From First Read:
Not only did Colin Powell endorse Obama yesterday on Meet the Press; he also fired the first big shot in the post-election fight for the heart and soul of the Republican Party. “I have some concerns about the direction that the party has taken in recent years,” he said. “It has moved more to the right than I would like to see it, but that’s a choice the party makes.” Win or lose in November, the GOP is going to go through an identity crisis. And especially if McCain loses, it’s going to be one ugly period in the history of the Republican Party. It took the GOP some 16 years to truly find its soul post-Goldwater, the last Arizona senator to lead the Republican ticket. By the way, Powell’s rejection of Palin — “I don’t believe she’s ready to be president of the United States, which is the job of the vice president” — will probably lead to more anti-Palin commentary from the right. And a third debate Powell started (which has been incredibly underreported) was his defense of being Muslim in America. He did something that Obama has hesitated to do when attacked for being a Muslim: defended the religion. As for the impact of Powell on voters, it’s probably tough to measure. Voters usually don’t believe they are ever moved by endorsements but it can reassure soft supporters. Moreover, it’s the impact Powell will have on the news cycle with the opinion intelligentsia that should Obama the most over the next few days.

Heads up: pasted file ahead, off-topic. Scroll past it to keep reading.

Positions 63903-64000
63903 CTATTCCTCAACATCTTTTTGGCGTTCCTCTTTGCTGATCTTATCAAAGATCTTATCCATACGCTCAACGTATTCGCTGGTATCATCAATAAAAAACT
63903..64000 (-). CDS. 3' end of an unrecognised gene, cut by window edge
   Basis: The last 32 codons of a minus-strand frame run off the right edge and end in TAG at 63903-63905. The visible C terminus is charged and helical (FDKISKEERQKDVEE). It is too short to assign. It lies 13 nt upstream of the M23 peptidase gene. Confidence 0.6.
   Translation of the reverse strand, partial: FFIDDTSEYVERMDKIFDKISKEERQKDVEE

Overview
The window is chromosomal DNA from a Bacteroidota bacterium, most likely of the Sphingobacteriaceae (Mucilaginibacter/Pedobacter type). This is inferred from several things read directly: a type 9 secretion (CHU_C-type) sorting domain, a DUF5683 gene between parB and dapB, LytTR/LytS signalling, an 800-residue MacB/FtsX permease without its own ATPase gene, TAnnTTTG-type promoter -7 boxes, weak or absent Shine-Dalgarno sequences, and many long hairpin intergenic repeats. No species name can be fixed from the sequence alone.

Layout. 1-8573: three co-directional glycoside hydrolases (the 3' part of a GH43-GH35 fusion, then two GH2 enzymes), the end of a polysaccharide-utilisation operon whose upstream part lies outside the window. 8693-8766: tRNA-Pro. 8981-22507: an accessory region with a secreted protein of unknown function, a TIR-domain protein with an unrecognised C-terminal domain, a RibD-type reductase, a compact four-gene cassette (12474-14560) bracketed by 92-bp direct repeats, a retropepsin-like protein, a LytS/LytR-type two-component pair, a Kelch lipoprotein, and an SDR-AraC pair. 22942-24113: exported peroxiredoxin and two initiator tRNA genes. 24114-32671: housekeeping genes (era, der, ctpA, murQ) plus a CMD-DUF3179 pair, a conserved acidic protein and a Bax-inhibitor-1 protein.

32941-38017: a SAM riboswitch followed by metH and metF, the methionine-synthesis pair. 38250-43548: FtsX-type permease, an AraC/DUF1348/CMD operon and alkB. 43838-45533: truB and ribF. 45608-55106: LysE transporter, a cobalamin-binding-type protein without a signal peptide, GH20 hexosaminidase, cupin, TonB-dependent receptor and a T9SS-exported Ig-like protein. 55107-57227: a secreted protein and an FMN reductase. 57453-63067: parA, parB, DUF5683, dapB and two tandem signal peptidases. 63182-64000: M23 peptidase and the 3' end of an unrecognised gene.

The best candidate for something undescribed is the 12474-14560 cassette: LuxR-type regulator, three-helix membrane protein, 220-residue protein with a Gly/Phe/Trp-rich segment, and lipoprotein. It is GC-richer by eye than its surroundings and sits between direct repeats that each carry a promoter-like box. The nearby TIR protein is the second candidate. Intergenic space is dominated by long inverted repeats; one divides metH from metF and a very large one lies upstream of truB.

Me: My comments about the “pundit wars” notwithstanding, any suggestion that Colin Powell (whom I admire and respect) represents a sizable or serious faction of the GOP faithful is almost surely a gross overstatement. There may indeed be a war for the soul of the party in the offing, but a resurgence of Rockefeller Republicanism (which is basically Powell’s cup of tea) is very unlikely. Indeed, outside commentators opining on the direction of the right might like to keep in mind that most leading conservatives and activists do not believe that Bush was too “right wing” or even particularly rightwing at all on domestic policy, and that most of them believe that McCain was as close to a moderate Republican they could stomach. Gergenism is not on the horizon for the GOP.